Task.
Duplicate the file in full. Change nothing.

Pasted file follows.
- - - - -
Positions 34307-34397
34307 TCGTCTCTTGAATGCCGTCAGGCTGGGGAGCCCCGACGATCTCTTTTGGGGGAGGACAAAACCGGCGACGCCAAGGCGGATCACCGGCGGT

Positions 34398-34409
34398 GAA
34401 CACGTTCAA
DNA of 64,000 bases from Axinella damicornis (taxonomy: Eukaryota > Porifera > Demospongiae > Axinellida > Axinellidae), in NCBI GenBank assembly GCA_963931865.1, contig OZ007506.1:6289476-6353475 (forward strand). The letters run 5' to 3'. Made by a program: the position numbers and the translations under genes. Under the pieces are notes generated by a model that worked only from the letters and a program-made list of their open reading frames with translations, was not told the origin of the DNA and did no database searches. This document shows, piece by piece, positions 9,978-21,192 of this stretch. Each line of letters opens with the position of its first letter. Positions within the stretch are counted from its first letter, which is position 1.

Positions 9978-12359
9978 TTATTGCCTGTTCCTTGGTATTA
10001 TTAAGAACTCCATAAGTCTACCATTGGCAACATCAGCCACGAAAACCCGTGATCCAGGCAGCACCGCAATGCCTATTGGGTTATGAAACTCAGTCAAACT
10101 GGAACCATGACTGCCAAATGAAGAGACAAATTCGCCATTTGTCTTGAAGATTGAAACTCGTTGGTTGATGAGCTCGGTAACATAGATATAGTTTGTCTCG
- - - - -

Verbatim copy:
Positions 34307-34397
34307 TCGTCTCTTGAATGCCGTCAGGCTGGGGAGCCCCGACGATCTCTTTTGGGGGAGGACAAAACCGGCGACGCCAAGGCGGATCACCGGCGGT

Positions 34398-34409
34398 GAA
34401 CACGTTCAA
DNA of 64,000 bases from Axinella damicornis (taxonomy: Eukaryota > Porifera > Demospongiae > Axinellida > Axinellidae), in NCBI GenBank assembly GCA_963931865.1, contig OZ007506.1:6289476-6353475 (forward strand). The letters run 5' to 3'. Made by a program: the position numbers and the translations under genes. Under the pieces are notes generated by a model that worked only from the letters and a program-made list of their open reading frames with translations, was not told the origin of the DNA and did no database searches. This document shows, piece by piece, positions 9,978-21,192 of this stretch. Each line of letters opens with the position of its first letter. Positions within the stretch are counted from its first letter, which is position 1.

Positions 9978-12359
9978 TTATTGCCTGTTCCTTGGTATTA
10001 TTAAGAACTCCATAAGTCTACCATTGGCAACATCAGCCACGAAAACCCGTGATCCAGGCAGCACCGCAATGCCTATTGGGTTATGAAACTCAGTCAAACT
10101 GGAACCATGACTGCCAAATGAAGAGACAAATTCGCCATTTGTCTTGAAGATTGAAACTCGTTGGTTGATGAGCTCGGTAACATAGATATAGTTTGTCTCG